11. SO typical, guess the upcoming elections scared the Gov. so bad he had to pass the blunt on to this clueless Oxygen Thief. He is either, uneducated on the subject matter, or is lying to protect his salary. Either way he needs to go. Gov.Crisp guess when you smoked, your opinion was your own not some appointee. Educate,Regulate, Legalize, & Tax
    Cannabis and Hemp are in our future keep on putting the word out, urge any supporters you know to contact their Reps, call Tallahasse and raise hell.

  12. i’m voting EVERYONE out of office. senate members, this bruce idiot, judges, etc.

    i feel sorry for my cousin who has replaced 20 deadly sets of pills with cannabis. he lives in one of the most oppressive states when it comes to cannabis laws. his only saving grace is a VERY good lawyer, something that the poor have no access to.

  13. if you want to know why maryjane is REALLY illegal follow the money trail-pay offs, bribes,kick backs, the cotton industry,the paper industry,the prison industry and billions of dollars in funding LOST !!! All so people can smoke a harmless herb! it would be insanity to legalize maryjane! the entire world economy would collapse! the unemployment rate amoung drug cartel and street gang employees alone would cause havoc! not to mention the loss in revenue to doctors and pharmaceutical corporations! law enforcement officials at every level would lose huge amounts of untaxable bribe dollars! hemp textiles would flood the market with cheap renewable sources for cloth paper and fiber board! we are talking insanity here people! how can you seriously contemplate such a totally whacked out concept as the legalization of maryjane?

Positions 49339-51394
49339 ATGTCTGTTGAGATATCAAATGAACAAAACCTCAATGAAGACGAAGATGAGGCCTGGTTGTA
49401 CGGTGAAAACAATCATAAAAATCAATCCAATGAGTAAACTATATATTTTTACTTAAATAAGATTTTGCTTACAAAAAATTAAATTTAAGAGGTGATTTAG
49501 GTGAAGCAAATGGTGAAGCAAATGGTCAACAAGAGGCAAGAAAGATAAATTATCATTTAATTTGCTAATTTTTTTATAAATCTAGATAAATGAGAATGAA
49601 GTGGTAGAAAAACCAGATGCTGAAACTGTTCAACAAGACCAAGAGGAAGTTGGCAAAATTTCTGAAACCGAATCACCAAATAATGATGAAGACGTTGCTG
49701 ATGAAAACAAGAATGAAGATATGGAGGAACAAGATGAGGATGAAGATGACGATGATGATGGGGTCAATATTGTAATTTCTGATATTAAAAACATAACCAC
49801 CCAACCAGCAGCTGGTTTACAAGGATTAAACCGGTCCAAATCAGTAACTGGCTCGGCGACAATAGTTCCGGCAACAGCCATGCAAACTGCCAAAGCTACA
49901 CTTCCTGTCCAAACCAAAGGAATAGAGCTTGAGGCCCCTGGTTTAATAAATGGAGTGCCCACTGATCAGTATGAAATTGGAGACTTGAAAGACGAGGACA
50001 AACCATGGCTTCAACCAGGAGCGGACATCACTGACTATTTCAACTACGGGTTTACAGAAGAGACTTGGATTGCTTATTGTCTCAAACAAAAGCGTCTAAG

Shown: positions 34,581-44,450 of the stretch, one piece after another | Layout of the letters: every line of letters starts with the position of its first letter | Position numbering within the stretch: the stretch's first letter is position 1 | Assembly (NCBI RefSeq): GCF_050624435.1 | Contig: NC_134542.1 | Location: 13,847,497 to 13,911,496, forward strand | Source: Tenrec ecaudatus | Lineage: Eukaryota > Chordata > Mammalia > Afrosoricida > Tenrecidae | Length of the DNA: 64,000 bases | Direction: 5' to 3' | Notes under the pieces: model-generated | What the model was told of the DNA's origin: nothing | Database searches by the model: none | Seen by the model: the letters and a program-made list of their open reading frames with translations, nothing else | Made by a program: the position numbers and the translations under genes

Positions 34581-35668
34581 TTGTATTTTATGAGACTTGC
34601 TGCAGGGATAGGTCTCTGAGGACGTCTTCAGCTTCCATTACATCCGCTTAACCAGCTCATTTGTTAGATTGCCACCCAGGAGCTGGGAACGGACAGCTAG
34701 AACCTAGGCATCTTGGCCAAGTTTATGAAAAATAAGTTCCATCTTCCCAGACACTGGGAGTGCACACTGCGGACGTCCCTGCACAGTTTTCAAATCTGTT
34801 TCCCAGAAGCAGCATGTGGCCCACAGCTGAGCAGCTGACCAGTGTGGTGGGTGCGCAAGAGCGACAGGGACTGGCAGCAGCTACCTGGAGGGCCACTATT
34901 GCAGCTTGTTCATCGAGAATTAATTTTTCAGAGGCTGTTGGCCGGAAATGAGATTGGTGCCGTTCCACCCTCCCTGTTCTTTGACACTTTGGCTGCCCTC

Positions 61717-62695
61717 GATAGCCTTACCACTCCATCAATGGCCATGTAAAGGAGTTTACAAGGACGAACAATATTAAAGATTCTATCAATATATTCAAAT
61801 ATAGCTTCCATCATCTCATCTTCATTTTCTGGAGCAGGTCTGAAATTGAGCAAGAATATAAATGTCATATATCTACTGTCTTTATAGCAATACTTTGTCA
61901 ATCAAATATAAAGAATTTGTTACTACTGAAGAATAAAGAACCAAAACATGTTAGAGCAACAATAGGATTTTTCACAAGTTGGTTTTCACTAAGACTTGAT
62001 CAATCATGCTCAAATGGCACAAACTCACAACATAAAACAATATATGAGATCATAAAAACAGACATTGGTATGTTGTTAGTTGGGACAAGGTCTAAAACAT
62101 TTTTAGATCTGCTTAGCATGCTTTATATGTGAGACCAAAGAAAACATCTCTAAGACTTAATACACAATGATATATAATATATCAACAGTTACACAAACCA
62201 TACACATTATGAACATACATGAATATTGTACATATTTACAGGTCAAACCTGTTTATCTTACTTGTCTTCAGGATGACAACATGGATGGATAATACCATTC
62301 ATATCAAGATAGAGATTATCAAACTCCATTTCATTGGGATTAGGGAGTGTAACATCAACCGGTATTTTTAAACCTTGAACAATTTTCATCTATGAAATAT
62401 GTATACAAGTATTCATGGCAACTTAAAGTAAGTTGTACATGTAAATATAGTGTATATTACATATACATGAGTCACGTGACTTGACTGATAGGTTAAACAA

14. man, they will fucking hire anyone in the government… geez…

    how you could even compare a an extremely dangerous, highly addictive narcotic like alcohol to cannabis… what a fucking moron…

    guy, i hope you read this, cause you are a fucking MORON

  15. Respond in Kind

    Sent this morning:

    Subject: Attention Governor Crist: Personal Letter Request
    Date: May 3, 2010 7:53:38 AM EDT


    As the founder of perhaps the nation’s smallest advocacy group, I write to suggest that you publicly announce and initiate a review of cannabis ‘ legal status before signing the new “bong bill “.

    Each of the more than 800,000 annual arrests for marijuana possession nationwide is based on the demonstrably false claim that cannabis and cannabinoids are lawfully listed in Schedule I, having “no currently accepted medical use in treatment in the United States and a lack of accepted safety for use under medical supervision”.

    Here’s the truth for those who can handle it:

    Marinol is a Schedule III synthetic chemical that works like THC, a psychoactive ingredient in marijuana. It is administered at 100 percent strength, that’s up to five times more powerful than the strongest pot strains on the black market and twice as strong as hashish. Generically named Dronabinol, warning labels specifically PERMIT driving and using machinery when users know how the medicine affects them.